“(1) in all plea agreements negotiated by the United States, consideration is given to requesting that the defendant provide full restitution to all victims of all charges contained in the indictment or information, without regard to the counts to which the defendant actually pleaded; and
“(2) orders of restitution made pursuant to the amendments made by this subtitle are enforced to the fullest extent of the law.”
Sentencing of Nonviolent and Nonserious Offenders; Sense of Congress

Pub. L. 98–473, title II, § 239,Oct. 12, 1984, 98 Stat. 2039, provided that:
“Since, due to an impending crisis in prison overcrowding, available Federal prison space must be treated as a scarce resource in the sentencing of criminal defendants;
“Since, sentencing decisions should be designed to ensure that prison resources are, first and foremost, reserved for those violent and serious criminal offenders who pose the most dangerous threat to society;
“Since, in cases of nonviolent and nonserious offenders, the interests of society as a whole as well as individual victims of crime can continue to be served through the imposition of alternative sentences, such as restitution and community service;
“Since, in the two years preceding the enactment of sentencing guidelines, Federal sentencing practice should ensure that scarce prison resources are available to house violent and serious criminal offenders by the increased use of restitution, community service, and other alternative sentences in cases of nonviolent and nonserious offenders: Now, therefore, be it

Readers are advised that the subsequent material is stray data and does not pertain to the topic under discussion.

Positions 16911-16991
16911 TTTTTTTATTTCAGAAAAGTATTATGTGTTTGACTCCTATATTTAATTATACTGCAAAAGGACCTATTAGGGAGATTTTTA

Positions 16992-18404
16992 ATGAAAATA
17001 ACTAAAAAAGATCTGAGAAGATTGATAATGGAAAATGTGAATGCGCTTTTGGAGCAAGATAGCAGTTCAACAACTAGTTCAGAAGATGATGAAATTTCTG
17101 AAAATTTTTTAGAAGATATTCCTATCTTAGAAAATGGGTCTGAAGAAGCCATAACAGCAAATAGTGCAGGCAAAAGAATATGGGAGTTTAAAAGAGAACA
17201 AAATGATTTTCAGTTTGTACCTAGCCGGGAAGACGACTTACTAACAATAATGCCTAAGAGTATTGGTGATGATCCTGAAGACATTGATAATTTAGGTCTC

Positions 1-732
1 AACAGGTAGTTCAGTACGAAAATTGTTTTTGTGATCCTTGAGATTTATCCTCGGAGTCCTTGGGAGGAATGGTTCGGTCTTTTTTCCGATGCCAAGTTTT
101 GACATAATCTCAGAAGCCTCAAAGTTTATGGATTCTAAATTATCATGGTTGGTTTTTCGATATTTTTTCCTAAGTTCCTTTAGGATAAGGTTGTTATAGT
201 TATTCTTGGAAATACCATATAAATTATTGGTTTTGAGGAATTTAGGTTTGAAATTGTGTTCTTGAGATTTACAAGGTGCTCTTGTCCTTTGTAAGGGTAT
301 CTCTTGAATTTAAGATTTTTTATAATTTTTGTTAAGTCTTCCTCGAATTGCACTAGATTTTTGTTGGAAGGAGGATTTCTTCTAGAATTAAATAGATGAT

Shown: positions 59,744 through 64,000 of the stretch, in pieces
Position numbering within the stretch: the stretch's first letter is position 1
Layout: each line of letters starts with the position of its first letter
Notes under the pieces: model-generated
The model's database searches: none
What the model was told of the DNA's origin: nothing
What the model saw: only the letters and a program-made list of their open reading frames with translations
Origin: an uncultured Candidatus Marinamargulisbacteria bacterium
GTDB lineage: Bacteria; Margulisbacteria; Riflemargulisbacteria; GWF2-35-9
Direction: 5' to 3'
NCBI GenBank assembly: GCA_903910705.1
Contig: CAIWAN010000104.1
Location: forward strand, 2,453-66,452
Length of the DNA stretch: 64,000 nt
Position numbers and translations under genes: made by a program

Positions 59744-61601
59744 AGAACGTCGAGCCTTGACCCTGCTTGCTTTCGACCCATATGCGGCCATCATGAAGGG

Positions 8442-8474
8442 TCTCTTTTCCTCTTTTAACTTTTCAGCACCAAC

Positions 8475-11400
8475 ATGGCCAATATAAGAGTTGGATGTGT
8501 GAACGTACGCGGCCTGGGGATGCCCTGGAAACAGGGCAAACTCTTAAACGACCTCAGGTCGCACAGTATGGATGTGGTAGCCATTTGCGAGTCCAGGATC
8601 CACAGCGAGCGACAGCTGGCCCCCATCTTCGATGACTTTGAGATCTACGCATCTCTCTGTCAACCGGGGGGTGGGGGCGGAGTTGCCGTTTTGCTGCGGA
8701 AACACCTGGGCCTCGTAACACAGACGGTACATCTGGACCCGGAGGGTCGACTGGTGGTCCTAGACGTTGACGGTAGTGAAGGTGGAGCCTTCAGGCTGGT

“Declared, That it is the sense of the Senate that in the two years preceding the enactment of the sentencing guidelines, Federal judges, in determining the particular sentence to be imposed, consider—
“(1) the nature and circumstances of the offense and the history and characteristics of the defendant;
“(2) the general appropriateness of imposing a sentence other than imprisonment in cases in which the defendant has not been convicted of a crime of violence or otherwise serious offense; and
“(3) the general appropriateness of imposing a sentence of imprisonment in cases in which the defendant has been convicted of a crime of violence or otherwise serious offense.”